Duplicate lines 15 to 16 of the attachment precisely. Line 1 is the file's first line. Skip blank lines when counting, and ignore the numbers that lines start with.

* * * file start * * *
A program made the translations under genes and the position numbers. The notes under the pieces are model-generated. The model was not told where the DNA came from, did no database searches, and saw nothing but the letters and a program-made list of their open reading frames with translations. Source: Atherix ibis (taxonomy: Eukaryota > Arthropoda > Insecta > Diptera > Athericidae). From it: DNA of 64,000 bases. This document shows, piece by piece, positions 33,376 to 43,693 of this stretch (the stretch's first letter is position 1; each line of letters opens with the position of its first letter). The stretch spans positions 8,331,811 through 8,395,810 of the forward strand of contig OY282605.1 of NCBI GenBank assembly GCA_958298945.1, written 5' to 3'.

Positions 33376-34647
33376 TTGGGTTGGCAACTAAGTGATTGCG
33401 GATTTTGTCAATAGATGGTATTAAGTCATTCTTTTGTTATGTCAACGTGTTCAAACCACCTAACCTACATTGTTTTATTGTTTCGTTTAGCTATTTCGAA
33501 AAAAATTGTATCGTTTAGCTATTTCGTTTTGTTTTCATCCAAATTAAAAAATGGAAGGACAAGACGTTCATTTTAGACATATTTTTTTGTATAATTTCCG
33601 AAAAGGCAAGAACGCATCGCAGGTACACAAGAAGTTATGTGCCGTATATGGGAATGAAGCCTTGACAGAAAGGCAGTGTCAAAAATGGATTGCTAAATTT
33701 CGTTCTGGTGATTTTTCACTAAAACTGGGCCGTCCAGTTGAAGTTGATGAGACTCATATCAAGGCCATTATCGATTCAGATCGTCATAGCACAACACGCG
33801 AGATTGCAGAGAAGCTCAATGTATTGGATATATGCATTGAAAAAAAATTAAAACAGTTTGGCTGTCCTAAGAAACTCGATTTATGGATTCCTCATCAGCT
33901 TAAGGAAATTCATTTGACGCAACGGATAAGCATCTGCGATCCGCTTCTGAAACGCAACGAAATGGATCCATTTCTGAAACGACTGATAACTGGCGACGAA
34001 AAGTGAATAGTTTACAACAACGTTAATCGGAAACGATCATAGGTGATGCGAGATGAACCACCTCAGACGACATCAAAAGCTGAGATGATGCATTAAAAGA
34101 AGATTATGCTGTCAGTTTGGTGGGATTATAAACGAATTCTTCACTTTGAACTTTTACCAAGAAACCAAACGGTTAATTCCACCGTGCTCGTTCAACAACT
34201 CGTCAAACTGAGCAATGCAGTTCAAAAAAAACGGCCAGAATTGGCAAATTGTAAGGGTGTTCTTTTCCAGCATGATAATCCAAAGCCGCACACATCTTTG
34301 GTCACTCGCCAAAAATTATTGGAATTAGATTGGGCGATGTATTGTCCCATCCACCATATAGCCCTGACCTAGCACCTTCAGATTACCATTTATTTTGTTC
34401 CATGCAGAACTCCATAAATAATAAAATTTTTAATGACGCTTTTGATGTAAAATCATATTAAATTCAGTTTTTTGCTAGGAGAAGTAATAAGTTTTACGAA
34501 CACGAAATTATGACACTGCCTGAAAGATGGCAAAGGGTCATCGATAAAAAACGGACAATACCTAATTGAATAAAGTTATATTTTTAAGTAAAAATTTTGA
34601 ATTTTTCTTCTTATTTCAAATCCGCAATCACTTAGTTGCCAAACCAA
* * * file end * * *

34501 CACGAAATTATGACACTGCCTGAAAGATGGCAAAGGGTCATCGATAAAAAACGGACAATACCTAATTGAATAAAGTTATATTTTTAAGTAAAAATTTTGA
34601 ATTTTTCTTCTTATTTCAAATCCGCAATCACTTAGTTGCCAAACCAA